It should come as no surprise, then, to find Julia Kristeva basing her notion of abjection on the writings of Céline. In her classic book on the subject, Powers of Horror, Kristeva speaks of those who encounter the abject as feeling "a threat that seems to emanate from an exorbitant outside or inside, ejected beyond the scope of the possible, the tolerable, the thinkable." The abject thing—be it an object, an urge, a person, a class of people, a bodily function, what have you—is something we scapegoat, that we try to throw out as something we cannot accept and don't want to have any relationship with. But we inevitably have a relation to the abjected, despite what we'd like to think—and when we make something abject we still sense it as something "quite close" even though "it cannot be assimilated." It "fascinates desire, which, nevertheless, does not let itself be seduced." And our "desire turns aside; sickened." Our conscious minds cling to the (false) certainty the this abject thing is shameful and has nothing to do with us, even as unconsciously we are drawn toward the abject, which is "as tempting as it is condemned." The abject "has only one quality of the object—that of being opposed to I"—that is, to the ego's sense of itself. It is what we define as not-us, what we have subdued and expelled. "And yet," Kristeva continues, "from its place of banishment, the abject does not cease challenging its master." So what does this mean, specifically? I've seen enough people whose religious background has led them to reject and deny their own homosexuality to know that there are many people who turn their own sexual identity into something abject, and suffer a deep and unhealthy split between their conscious sense of who they are, their "I" or ego, and their rejected but ever-present sexuality—a version of the attraction-repulsion Kristeva describes. Or, moving to an even grimmer example, we could think of what the Nazis did to Jews (and others) as an extreme form of abjection: a casting out of people, an assertion that there is no connection between them and us, and yet a fascination, an unconscious sense of kinship that needs constant denial, a lurking sense, constantly in need of being suppressed, that the dark qualities attributed by us to them might also belong to us. The core chapter of Powers of Horror is an analysis of Céline's writings, in which Kristeva notes that Céline presents himself as "the only authentic one" who recognizes that which society abjects, and who will guide us through the underworld of abjection in his Journey to the End of Night.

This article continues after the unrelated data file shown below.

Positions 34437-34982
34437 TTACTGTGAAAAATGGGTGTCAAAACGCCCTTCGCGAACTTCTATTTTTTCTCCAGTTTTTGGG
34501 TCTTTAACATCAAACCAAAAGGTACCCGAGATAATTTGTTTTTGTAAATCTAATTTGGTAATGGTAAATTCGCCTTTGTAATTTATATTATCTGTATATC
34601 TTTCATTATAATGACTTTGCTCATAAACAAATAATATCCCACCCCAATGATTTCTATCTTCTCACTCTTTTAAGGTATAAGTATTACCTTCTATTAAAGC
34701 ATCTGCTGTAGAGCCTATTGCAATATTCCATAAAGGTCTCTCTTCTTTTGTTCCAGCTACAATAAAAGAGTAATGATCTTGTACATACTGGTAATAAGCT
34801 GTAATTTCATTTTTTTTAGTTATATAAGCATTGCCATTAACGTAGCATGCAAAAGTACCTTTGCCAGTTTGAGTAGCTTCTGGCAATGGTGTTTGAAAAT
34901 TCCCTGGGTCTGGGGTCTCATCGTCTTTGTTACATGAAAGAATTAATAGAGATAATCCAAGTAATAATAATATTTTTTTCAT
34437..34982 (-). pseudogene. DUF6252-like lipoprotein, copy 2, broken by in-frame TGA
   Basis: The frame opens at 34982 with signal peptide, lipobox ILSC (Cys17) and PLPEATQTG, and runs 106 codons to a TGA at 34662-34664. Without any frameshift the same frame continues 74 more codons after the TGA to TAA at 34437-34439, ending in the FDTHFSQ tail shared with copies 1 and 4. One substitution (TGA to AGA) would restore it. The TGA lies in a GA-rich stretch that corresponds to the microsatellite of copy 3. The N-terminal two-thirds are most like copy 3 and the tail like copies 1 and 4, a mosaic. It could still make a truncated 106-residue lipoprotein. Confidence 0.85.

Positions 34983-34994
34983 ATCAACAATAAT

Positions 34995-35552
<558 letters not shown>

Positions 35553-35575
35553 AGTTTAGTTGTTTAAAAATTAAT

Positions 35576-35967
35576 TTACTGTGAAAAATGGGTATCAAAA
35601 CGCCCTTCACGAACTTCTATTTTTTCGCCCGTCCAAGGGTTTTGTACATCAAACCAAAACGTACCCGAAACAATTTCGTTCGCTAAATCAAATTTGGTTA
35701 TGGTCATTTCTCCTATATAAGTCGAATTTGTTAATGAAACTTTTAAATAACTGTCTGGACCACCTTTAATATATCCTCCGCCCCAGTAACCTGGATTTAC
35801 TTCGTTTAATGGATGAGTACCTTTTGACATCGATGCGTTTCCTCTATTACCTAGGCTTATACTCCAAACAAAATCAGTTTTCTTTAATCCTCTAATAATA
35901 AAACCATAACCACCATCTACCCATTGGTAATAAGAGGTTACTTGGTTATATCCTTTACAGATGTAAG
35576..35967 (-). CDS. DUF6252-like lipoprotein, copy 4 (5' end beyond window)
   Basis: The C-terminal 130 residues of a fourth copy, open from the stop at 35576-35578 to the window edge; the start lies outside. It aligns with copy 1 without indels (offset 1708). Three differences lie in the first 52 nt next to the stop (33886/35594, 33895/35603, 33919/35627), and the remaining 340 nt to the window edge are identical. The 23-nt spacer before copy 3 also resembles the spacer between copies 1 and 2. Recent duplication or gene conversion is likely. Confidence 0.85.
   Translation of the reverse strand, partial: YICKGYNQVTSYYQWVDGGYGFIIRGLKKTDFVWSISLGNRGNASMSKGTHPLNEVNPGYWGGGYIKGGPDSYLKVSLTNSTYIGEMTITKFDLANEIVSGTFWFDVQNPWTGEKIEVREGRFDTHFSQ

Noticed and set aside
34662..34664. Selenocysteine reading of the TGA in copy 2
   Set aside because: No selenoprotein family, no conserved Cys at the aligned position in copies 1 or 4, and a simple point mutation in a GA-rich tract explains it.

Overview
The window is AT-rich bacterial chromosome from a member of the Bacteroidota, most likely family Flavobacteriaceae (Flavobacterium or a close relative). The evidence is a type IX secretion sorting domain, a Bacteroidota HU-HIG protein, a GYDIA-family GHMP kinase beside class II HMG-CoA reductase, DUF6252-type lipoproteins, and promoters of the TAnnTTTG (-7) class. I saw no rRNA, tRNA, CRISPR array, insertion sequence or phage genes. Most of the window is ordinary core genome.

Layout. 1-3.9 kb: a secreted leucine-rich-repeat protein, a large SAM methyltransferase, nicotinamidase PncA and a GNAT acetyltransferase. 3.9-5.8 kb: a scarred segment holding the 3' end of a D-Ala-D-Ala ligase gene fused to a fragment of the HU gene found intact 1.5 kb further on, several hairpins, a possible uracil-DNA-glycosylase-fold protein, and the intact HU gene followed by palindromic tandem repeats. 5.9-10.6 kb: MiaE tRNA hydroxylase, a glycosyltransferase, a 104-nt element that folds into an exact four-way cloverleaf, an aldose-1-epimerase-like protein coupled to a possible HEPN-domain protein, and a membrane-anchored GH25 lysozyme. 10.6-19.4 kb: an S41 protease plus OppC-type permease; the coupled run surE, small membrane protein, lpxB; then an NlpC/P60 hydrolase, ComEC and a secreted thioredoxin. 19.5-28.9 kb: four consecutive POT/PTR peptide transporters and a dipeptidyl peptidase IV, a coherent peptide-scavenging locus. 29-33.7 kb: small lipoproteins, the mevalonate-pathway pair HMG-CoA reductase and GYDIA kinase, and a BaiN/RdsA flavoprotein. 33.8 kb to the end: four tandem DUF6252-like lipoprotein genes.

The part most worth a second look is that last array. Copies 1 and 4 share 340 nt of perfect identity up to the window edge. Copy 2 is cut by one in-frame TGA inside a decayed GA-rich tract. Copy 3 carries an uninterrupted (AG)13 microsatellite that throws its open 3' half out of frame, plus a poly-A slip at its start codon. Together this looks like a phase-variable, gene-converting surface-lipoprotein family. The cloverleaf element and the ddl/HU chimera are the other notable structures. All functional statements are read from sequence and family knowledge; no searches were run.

If I were betting on who would be elected to the laureateship of abjection, though, I wouldn't back Céline. I'd place my chips on the spot marked "Jean Genet," and I'll tell you why. He understands abjection from the inside: born to a prostitute, raised in foster homes, prone to petty theft, and homosexual in a hostile time and place, he lived abjection, and not as a voluntary tourist in the realm of the abject. What is more, he found something in abjection that Céline never found: a kind of sublimity. He turned rejection into a sign of strength and even glory. The best way to understand this is to take a look at a passage near the beginning of The Thief's Journal, where he writes about a tube of Vaseline.